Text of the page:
About 10 mg of pentosan polysulfate sodium obtained in each of the Examples was weighed out and dissolved in distilled water to make the volume exactly 25 mL. 1 mL of each solution was placed in a test tube. While the solution was cooled in ice water, 5 mL of a solution of 0.025M sodium tetraborate in sulfuric acid was added and mixed, and the resulting mixture was heated in a water bath for 10 minutes. Immediately after heating, the resulting mixture was ice-cooled, and 0.2 mL of a carbazole reagent was added and mixed. The resulting mixture was heated in a water bath for 15 minutes, and then allowed to cool to obtain a sample solution. Separately, glucuronic acid standard stock solutions in a concentration of 10 to 100 μg/mL were prepared and subjected to the same procedure as above to obtain standard solutions. 1 mL of distilled water was also subjected to the same procedure, and the resulting liquid was used as a control. Absorbance at a wavelength of 530 nm was measured. Calibration curves were prepared from the absorbance of the standard solutions, and the amount of glucuronic acid (μg) was determined. The uronic acid content (mass %) was calculated according to the following formula. When the quantitative value was negative, it was regarded as 0%.


Uronic acid content (mass %)=Amount of glucuronic acid (μg)/(Weighed amount of pentosan polysulfate sodium (mg)× 1/25)/10

Sulfur Content

The sulfur content was measured by the oxygen flask combustion method described in the Japanese Pharmacopoeia.

Average Molecular Weight

The weight average molecular weight (Mw) of pentosan polysulfate was measured by GPC (gel permeation chromatography). A YMC-Pack Diol-300 and YMC-Pack Diol-60 (both manufactured by YMC) connected to each other can be used as a GPC column. GPC was performed under the following conditions.

Eluent: 25 mM potassium dihydrogen phosphate/25 mM dipotassium hydrogen phosphate/50 mM potassium chloride
Flow rate: 0.7 mL/min
Measurement temperature: 40° C.
Detector: refractive index detector

TABLE 1 Comparative Comparative Example Example Example Example 2 Example 1 3 2 1 Weight average 2781 2487 2387 2168 2053 molecular weight Uronic acid 12.61 7.94 5.67 1.64 0.00 content (mass %) Sulfur content 13.28 14.33 15.12 15.09 15.34 (mass %) Anti-II activity 0.3361 0.2398 0.1722 0.1254 0.0301 (IU/mg) Anti-Xa activity 0.2246 0.2260 0.2563 0.2579 0.2381 (IU/mq) Anti-Xa/anti-II 0.668 0.942 1.488 2.056 7.910 activity ratio

FIGS. 3 and 4 are graphs showing the relationship between the uronic acid content and the anti-IIa activity, anti-Xa activity, or anti-Xa/anti-IIa activity ratio of each pentosane polysulfate sodium obtained in the above Examples and Comparative Examples.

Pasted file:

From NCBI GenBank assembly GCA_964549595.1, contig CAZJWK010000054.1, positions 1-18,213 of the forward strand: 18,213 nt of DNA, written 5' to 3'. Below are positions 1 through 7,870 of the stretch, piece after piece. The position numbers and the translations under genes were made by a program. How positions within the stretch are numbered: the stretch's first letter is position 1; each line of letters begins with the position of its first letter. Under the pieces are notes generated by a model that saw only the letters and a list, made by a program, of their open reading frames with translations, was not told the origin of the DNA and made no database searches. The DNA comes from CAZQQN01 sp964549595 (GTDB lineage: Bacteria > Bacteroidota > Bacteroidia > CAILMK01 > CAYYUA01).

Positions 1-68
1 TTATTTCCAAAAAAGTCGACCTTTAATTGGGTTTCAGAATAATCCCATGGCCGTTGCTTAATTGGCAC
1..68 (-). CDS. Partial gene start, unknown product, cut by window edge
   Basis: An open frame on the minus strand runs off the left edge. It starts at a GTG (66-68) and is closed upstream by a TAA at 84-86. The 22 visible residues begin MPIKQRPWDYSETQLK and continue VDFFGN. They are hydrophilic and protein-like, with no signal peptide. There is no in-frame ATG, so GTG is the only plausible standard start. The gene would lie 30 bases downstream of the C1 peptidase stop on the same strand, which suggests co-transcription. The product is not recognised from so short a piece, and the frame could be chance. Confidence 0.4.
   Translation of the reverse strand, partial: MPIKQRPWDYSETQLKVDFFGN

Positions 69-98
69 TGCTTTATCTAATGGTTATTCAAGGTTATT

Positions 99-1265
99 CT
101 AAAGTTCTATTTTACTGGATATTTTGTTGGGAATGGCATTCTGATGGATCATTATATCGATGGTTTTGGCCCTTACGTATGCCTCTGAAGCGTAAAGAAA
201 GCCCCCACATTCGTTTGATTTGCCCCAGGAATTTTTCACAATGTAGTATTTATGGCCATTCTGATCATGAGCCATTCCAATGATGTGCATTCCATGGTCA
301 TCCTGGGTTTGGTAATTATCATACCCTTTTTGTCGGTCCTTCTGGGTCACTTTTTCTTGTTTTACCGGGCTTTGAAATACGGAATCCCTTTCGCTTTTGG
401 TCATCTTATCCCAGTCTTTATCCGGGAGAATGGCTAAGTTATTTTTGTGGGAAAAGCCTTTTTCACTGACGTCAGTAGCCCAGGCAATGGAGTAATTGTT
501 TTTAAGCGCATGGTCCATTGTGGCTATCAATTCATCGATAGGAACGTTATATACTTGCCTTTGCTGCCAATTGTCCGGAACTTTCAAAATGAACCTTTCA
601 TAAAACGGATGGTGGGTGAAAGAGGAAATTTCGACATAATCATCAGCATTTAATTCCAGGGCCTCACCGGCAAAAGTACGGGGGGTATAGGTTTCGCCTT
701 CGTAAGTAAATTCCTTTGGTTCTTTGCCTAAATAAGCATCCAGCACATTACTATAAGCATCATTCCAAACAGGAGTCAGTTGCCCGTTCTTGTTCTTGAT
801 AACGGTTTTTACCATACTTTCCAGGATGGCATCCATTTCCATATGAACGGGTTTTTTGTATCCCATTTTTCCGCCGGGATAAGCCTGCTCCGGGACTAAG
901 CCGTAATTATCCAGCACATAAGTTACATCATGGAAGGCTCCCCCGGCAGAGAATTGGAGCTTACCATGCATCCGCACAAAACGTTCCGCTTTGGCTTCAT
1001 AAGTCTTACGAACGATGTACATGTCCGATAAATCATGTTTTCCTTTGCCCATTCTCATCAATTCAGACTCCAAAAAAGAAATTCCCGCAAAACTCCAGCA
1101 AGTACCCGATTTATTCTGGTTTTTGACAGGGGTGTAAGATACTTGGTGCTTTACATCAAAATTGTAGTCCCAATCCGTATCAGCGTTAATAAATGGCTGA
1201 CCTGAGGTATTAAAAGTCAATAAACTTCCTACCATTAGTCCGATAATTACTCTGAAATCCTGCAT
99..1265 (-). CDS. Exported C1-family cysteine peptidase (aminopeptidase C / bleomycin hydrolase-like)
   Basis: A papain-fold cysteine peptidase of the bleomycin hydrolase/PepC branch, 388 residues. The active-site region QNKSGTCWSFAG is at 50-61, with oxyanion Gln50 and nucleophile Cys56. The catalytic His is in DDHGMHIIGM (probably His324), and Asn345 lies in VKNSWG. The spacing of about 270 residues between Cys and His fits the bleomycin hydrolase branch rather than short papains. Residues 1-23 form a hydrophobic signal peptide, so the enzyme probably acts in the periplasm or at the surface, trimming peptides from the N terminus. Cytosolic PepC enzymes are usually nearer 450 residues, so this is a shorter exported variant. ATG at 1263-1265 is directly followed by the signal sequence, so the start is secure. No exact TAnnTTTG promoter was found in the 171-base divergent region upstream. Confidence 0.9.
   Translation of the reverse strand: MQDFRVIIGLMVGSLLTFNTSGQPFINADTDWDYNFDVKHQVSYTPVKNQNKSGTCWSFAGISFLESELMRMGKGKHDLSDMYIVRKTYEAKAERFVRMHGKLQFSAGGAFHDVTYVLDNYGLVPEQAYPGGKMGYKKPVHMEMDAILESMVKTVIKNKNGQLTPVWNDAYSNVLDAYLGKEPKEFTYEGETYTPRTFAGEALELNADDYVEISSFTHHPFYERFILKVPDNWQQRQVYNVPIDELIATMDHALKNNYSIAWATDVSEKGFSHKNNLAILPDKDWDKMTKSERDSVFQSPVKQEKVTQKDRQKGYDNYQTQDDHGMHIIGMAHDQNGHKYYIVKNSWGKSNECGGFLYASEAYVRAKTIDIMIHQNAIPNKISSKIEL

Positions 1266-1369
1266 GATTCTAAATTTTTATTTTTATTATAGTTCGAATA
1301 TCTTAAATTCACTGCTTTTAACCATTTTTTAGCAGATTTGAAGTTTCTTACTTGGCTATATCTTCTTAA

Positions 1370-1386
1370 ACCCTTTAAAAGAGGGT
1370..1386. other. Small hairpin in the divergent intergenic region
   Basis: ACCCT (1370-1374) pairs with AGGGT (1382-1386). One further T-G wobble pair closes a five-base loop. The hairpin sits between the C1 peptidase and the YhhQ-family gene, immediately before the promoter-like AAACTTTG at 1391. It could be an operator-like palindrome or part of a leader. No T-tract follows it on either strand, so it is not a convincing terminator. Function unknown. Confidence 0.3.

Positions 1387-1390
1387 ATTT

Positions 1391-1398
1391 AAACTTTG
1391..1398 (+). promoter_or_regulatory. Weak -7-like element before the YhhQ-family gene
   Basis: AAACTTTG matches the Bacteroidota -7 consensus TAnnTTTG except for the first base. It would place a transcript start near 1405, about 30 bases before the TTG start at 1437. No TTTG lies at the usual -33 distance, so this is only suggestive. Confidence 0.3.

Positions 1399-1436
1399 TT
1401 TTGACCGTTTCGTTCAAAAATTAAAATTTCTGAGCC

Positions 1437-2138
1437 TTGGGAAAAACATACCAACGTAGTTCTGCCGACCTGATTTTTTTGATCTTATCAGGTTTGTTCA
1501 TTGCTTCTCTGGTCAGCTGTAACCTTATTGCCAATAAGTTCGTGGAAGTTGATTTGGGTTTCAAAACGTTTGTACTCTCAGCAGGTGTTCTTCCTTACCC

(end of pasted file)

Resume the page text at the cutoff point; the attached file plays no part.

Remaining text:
As can be seen from the results shown in Table 1 and FIG. 4, the lower the uronic acid content, the higher the anti-Xa/anti-IIa activity ratio.

TABLE 2 Comparative Comparative Example Example Example Example 2 Example 1 3 2 1 Yield 2.40 2.24 2.89 3.02 3.85 (g)

Table 2 shows the yields when pentosan polysulfate sodium powder was obtained from xylooligosaccharide powder. The results of Table 2 clearly show that as the uronic acid content was lower, pentosane polysulfate sodium was obtained in a larger amount (with a higher yield).

Stability

2 mL of a 100 mg/mL aqueous pentosan polysulfate sodium solution was placed in a 5-mL vial, and stored at 40° C. for 4 weeks. The appearance properties of the solution were confirmed.

TABLE 3 Comp. Comp. Ex. 2 Ex. 1 Example 3 Example 2 Example 1 Appearance Colorless Colorless Colorless Colorless Colorless properties transparent transparent transparent transparent transparent of the solution (initial) Appearance Slightly Slightly Colorless Colorless Colorless properties yellow yellow transparent transparent transparent of the transparent transparent solution (2-week storage at 40° C.)

The results of Table 3 clearly show that the aqueous pentosan polysulfate sodium solutions having a high uronic acid content (Comparative Examples 1 and 2) turned yellow after storage at 40° C. for 4 weeks; whereas the aqueous pentosan polysulfate sodium solutions having a low uronic acid content (Examples 1 to 3) exhibited no change, and were stable. This result suggests that the pentosan polysulfate of the present invention (including pentosan polysulfate in other forms, such as a powder) is less susceptible to adverse effects of moisture, and is highly stable.